Sunday, February 12, 2012

Response to solvency crisis: Swedish versus Japanese model

When faced with a financial system that has more debt than the borrowers are capable of repaying, policymakers face two choices:  the Swedish model under which losses are recognized today or the Japanese model under which losses are recognized as banks have the earnings capacity to absorb them.

Both of these choices reflect what the policymaker thinks about preserving bank capital.

As Matt Stoller observed in his Salon article,

“We can either have a rational resolution to the foreclosure crisis or we can preserve the capital structure of the banks,” said Silvers in October, 2010. “We can’t do both.”
The Swedish model, which was successfully used by FDR in the 1930s and Sweden in the 1990s, is for the banks to write-down the debts today.  Under this model, bank capital is there to absorb losses.  It assumes that with the combination of deposit guarantees and access to central bank funding, banks can continue to operate even if they have negative book capital.

Under the Swedish model, banks have an unlimited capacity to absorb the losses on the excesses in the financial system.

The Japanese model, which has been unsuccessfully tried in Japan for the last 2+ decades, is for banks to write-down the debts as the banks generate earnings to absorb the losses.  Under this model, bank capital is there not to absorb losses, but as a ruse to convince market participants that insolvent banks are really solvent.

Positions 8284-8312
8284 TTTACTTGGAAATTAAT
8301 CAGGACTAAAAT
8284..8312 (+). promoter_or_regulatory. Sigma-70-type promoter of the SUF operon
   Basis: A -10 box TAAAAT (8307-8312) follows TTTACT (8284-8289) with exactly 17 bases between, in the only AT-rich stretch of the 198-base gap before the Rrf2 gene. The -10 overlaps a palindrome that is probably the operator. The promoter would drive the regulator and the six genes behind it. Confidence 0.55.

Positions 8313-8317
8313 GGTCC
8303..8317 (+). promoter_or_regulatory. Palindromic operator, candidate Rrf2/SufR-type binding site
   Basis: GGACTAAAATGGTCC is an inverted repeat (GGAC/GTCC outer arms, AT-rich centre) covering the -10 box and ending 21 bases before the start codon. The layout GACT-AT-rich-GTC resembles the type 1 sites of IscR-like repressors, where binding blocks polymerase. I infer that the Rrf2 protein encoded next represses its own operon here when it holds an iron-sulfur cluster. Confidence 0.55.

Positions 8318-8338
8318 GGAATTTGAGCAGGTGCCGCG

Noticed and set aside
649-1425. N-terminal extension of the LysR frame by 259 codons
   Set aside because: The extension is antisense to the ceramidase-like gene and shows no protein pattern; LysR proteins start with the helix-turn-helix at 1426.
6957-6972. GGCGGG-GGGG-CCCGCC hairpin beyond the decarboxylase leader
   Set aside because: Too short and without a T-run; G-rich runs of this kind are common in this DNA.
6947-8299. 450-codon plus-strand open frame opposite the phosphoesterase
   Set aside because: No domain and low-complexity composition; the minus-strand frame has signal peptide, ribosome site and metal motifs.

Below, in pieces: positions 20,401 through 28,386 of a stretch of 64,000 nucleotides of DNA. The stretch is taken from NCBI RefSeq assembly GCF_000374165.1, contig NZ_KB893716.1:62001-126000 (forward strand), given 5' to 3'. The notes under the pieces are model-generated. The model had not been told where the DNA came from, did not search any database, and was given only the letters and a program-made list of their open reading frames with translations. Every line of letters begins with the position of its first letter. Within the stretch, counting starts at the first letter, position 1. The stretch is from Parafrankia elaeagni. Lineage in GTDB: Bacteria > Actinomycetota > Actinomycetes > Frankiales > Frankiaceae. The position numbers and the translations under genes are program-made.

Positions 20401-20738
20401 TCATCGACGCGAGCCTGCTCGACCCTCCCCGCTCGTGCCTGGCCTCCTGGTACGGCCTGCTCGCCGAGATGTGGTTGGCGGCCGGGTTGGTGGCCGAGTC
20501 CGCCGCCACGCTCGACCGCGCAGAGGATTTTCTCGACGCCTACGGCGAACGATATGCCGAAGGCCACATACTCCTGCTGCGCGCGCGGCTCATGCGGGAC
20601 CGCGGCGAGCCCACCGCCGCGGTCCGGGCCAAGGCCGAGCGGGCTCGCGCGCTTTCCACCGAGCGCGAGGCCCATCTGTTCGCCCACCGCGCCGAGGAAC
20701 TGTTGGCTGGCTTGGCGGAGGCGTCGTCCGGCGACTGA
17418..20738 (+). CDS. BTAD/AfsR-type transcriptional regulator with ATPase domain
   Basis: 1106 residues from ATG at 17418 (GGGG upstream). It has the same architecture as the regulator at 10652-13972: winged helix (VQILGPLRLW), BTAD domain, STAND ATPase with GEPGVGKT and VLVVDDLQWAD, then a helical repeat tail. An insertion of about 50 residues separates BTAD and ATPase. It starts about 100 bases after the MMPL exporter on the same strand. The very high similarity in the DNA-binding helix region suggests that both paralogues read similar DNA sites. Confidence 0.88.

Under the Japanese model, banks have limited capacity to absorb the losses on the excesses in the financial system.  This capacity is limited to earnings.

There are at least two sources of drag on bank earnings that slowdown the absorption of losses.

  • Bonuses.  It is difficult to pretend the banks are solvent and not pay bonuses to bankers.
  • Zero Interest Rate Policies.  Over the course of several years, zero interest rate policies compress banks' net interest margins.  With margin compression, comes earnings compression.  With less earnings, comes even less capacity to absorb losses.
Unlike the Swedish model, policymakers do not have to permanently stay with the choice of the Japanese model.  If they see that it is not working, they can adopt the Swedish model instead.

2 comments:

Fungus FitzJuggler III said...

Well said!!!!

However, the sad fact is that it is possible to misuse the confidence of others, most capital supplied endlessly by a partner in crime: the government, causing inflation in prices as they seek to speculate in commodities and derivatives.

Under this model of crime, it is possible to yet further ruin tax payers as well as borrowers often being the same people, as eventually, the capital/confidence dries up and losses again occur. Bubbles blown endlessly to make bonuses possible fo the agents who are no longer under any control!

Richard said...

The fact that the Japanese model is not a permanent choice means that policymakers have the opportunity to reassess the choice they made and go in a different direction (ie, the Swedish model).

The question is what does it take to cause the policymakers to reassess?